- Route guides — Route guides play an essential role in ensuring that routes are clear and evacuation is orderly and calm.
- Floor monitors — The floor monitor is the last person out after making sure the area is clear. They’ll have an assigned area to cover, ensure all employees evacuate, close doors, and report back to the chief fire warden once safe.
As you’re assigning roles, make sure your fire safety team is reliable and able to react quickly in the face of an emergency. Additionally, make sure your organization’s fire marshals aren’t too heavily weighted toward one department. For example, sales team members are sometimes more outgoing and likely to volunteer, but you will want to spread out responsibilities across multiple departments and locations for better representation.
Document all expectations, as well as contact information, for your fire safety team. The easiest way to do so is by completing a fill-in-the-blank Fire Evacuation Plan Template . You can then distribute your plan, along with other helpful information like floor plan evacuation diagrams, to the rest of your company so everyone knows what to expect and what to do.
3. Determine escape routes and nearest exits
A good fire evacuation plan for your business will include primary and secondary escape routes. Mark all the exit routes and fire escapes with clear signs. Keep exit routes clear of furniture, equipment, or other objects that could impede a direct means of egress for your employees.
For large offices, make multiple maps of floor plans and diagrams and post them so employees know the evacuation routes. Best practice also calls for developing a separate fire escape plan for individuals with disabilities who may need additional assistance.
Once your people are out of the facility, where do they go?
Designate a safe assembly point for employees to gather. Assign the assistant fire warden to be at the assembly point to take headcount and provide updates. If the fire warden is using AlertMedia to communicate, they can use the survey feature to quickly determine who is safe and who is still unaccounted for.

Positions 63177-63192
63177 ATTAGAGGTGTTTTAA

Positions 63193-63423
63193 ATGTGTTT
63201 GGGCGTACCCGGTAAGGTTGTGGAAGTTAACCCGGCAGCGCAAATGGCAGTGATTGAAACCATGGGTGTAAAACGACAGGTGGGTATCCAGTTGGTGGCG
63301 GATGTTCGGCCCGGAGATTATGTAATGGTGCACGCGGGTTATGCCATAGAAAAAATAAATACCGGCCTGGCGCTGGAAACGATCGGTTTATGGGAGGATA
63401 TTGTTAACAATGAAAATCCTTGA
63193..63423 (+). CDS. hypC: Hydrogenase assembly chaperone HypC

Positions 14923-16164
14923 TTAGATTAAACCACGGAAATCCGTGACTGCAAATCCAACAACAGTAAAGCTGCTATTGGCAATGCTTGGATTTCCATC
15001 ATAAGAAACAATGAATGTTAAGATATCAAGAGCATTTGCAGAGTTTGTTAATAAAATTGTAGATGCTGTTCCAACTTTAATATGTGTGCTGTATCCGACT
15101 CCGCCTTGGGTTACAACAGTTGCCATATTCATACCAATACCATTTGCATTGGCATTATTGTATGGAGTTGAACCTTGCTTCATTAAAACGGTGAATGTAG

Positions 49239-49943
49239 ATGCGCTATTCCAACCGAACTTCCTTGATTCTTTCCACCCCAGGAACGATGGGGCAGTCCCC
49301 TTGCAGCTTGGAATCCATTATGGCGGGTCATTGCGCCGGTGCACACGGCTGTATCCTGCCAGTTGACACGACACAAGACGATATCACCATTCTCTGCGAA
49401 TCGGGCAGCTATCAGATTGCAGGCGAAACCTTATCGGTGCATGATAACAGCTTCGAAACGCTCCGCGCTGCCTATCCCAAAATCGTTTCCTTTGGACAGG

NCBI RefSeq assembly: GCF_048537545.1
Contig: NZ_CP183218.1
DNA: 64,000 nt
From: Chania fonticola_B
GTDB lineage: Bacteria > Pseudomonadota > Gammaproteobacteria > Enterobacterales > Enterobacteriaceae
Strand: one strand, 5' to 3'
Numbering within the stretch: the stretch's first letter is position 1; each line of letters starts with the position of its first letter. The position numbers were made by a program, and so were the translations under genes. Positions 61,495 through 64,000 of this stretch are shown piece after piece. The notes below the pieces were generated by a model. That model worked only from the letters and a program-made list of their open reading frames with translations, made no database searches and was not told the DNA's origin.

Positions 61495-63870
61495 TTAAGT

Finally, confirm that the escape routes, any areas of refuge, and the assembly area can accommodate the expected number of employees who will be evacuating.
Every plan should be unique to the business and workspace it is meant to serve. An office building might have several floors and lots of staircases, but a factory or warehouse might have a single wide-open space and equipment to navigate around. Here’s an example of what a fire evacuation floor plan might look like for a hypothetical manufacturing business:
4. Create a communication plan
As you develop your office fire evacuation plans and run fire drills, designate someone (such as the assistant fire warden) whose primary job is to call the fire department and emergency responders—and to disseminate information to key stakeholders, including employees, customers, and the news media. As applicable, assess whether your crisis communication plan should also include community outreach, suppliers, transportation partners, and government officials.
Select your communication liaison carefully. To facilitate timely and accurate communication, this person may need to work out of an alternate office if the primary office is impacted by fire (or the threat of fire). As a best practice, you should also train a backup in the event your crisis communication lead is unable to perform their duties.
Once you have identified this critical role, you need to provide them with a robust multichannel emergency communication system . Reacting to a fire can be very chaotic. People may not have access to their regular communication channels, they may forget to check, and networks could fail.
The ability to send notifications through email, phone, text, and mobile app provides you with a way to reach building occupants by preferred and secondary methods of communication—ensuring your messages get the broadest distribution possible. This also allows you to reach the fire department and emergency responders as quickly as possible. An intuitive emergency communication tool, like AlertMedia, makes this seamless. If some employees have evacuated without their personal phones, fire team leaders should also conduct a manual roll call to ensure that every employee is accounted for.